8 Woodcarving Ideas for Beginners

Interesting in trying wood carving for the first time? Check out these easy ideas and start your carving journey off right.

Our editors and experts handpick every product we feature. We may earn a commission from your purchases.

Midsection Of Woman Preparing Food On TableALIAKSANDR BARYSENKA/GETTY IMAGES

Beginner Woodcarving Projects

For many serious woodworkers, their love of the craft began with simple wood carving projects.

When I was eight, my dad gave me my first Swiss Army Knife and taught me how to whittle. For the next month, I turned out wooden birds, toy swords, walking sticks, figurines and anything else my young hands could carve from blocks of pine and basswood Dad had laying around in his workshop. I still love wood carving today, and chances are you will, too.

If you’re thinking of giving carving a try, this is a great place to start. Here, I’ll share eight wood carving ideas for simple projects that come in various difficulty levels. You’re certain to find the perfect wood carving idea to get you started, or sharpen your skills if you’ve carved before.

1 / 8

Pocket Knife Mouse wood carving
Robert Maxwell for Family Handyman

Pocket Knife Mouse

Simplicity makes this a terrific project for beginners. It’s also great for kids interested in wood carving. The best part is, the result doesn’t have to look much like an actual mouse.

Begin with a small block of basswood. It’s good for carving since it’s not too hard nor too soft. If you can’t find basswood at your local lumber store, go with knot-free pine or aspen. The only tool you’ll need is a Swiss Army Knife or any other pocket knife with a small, straight blade. Browse the best whittling knives for woodworking projects.

Begin by whittling down the corners and edges of the block until it’s a 3D oval shape. If you feel up to it, shape a head for your mouse distinct from the body by carving a narrow “neck” section near one end. Finish off by gluing a short length of string to the back end for a tail.

2 / 8

Wood Fork wood working
Robert Maxwell for Family Handyman

Wooden Fork

When I was 18, I spent a few weeks living off the land in the wilderness several miles from my childhood home. I cooked up a few wild vegetables during my adventure and decided I needed to carve a two-pronged wooden fork to eat them with. When I returned to civilization, I kept the fork as a memento, along with a spoon I carved.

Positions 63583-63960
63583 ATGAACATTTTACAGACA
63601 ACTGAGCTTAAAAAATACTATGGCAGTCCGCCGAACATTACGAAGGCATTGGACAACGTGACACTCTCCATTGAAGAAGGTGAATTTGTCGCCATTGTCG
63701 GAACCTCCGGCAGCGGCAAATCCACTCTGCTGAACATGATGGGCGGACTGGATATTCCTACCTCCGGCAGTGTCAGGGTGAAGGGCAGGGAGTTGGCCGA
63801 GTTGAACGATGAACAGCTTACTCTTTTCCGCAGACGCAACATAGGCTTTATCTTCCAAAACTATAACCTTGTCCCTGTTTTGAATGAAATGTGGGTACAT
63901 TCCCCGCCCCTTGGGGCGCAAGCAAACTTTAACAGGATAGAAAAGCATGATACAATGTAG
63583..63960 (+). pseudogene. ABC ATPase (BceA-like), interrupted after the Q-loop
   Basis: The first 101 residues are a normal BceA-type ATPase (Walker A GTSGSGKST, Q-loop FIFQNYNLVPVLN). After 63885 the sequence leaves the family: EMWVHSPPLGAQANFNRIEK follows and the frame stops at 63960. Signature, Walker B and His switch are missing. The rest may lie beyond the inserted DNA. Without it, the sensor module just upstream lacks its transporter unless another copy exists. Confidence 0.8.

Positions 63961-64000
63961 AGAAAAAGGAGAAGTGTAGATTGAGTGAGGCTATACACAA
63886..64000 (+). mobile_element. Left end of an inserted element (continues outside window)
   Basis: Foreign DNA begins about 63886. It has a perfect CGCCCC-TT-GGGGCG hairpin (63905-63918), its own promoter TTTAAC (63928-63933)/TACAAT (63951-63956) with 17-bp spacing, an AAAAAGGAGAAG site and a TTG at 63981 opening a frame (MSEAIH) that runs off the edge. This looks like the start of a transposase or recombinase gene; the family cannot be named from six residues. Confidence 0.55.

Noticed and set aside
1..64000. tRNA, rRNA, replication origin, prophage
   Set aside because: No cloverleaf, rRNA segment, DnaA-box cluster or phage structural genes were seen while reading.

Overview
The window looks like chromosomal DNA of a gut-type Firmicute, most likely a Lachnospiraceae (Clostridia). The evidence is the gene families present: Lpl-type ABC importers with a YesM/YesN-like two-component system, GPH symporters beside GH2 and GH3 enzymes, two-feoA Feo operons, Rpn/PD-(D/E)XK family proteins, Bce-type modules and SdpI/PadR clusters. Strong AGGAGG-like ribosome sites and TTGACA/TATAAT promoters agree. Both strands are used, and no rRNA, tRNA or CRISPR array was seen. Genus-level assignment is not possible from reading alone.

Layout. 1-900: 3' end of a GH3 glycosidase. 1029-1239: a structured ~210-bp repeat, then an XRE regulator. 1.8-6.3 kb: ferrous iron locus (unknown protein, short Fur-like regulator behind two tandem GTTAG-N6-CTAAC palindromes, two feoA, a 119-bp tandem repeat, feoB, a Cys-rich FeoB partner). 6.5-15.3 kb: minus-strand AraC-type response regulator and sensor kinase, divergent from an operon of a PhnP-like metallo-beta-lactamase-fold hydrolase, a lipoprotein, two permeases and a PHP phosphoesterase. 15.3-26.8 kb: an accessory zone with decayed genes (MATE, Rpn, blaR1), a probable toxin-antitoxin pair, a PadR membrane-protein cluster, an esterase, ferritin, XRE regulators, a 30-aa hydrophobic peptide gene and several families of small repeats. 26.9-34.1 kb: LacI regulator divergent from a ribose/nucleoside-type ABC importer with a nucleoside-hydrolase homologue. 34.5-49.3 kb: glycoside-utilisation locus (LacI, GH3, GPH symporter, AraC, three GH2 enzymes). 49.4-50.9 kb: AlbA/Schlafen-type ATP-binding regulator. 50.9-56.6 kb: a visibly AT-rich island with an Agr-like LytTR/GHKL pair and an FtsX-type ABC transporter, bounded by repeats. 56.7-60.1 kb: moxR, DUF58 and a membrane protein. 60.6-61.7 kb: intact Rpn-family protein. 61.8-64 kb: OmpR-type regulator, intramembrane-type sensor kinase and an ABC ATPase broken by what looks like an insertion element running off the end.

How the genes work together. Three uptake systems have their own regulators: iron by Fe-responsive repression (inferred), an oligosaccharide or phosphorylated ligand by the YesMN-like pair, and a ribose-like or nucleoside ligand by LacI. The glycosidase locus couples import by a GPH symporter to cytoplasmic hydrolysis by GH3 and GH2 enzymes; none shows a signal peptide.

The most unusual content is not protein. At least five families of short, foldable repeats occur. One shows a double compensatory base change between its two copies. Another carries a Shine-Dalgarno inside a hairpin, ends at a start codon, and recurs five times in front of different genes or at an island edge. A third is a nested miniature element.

That’s my fork in the photo. This is another simple project kids can do.

Start by using a small, sharp handsaw to cut a straight aspen branch about 10 inches long and two inches in diameter. If your pocket knife has a saw blade, that’ll work perfectly.

With your saw to make a slit in one end of the branch, dividing its diameter equally in half. Cut the slit about 2-1/2-inches deep. With the knife, whittle away the lower part of the branch until it’s about 3/4-inch in diameter and rounded.

Leave the end with the slit full width, carefully carving away the excess wood until each half of the slit comes to a sharp point. Make the two prongs as narrow as you can without breaking them.

3 / 8

Wood Spoon wood working
Robert Maxwell for Family Handyman

Wooden Spoon

This project starts the same way as the wooden fork, by cutting a 10-inch long, two-inch diameter straight aspen branch with a handsaw. My spoon is rough-looking since I only had a small pocket knife to carve it. You’ll get neater results with a 1/2-inch wide curved carving gouge, i.e. a chisel with a curved blade.

With a pocket knife, whittle most of the branch down to 3/4-inch in diameter, rounding the end to form a handle. Leave the top two inches of the branch full width. Round the corners of the remaining section and flatten the top by carefully carving it with your knife. Then place the spoon in a benchtop vice or clamp it to a solid surface.

With your carving gouge, carefully round out the middle of the spoon until it forms a shallow bowl.

4 / 8

duck decoy woodworking
Robert Maxwell for Family Handyman

Duck Decoy

This project is straightforward but takes some patience. Stick with it, though, and the results can be rewarding.

Basswood is the best choice for carving duck decoys. You’ll need a small pocket knife or carving knife, plus a set of carving gouges of various widths. You’ll also save a lot of time if you use a scroll saw, although it’s not essential. A small, fine-toothed Japanese-style handsaw will work, too.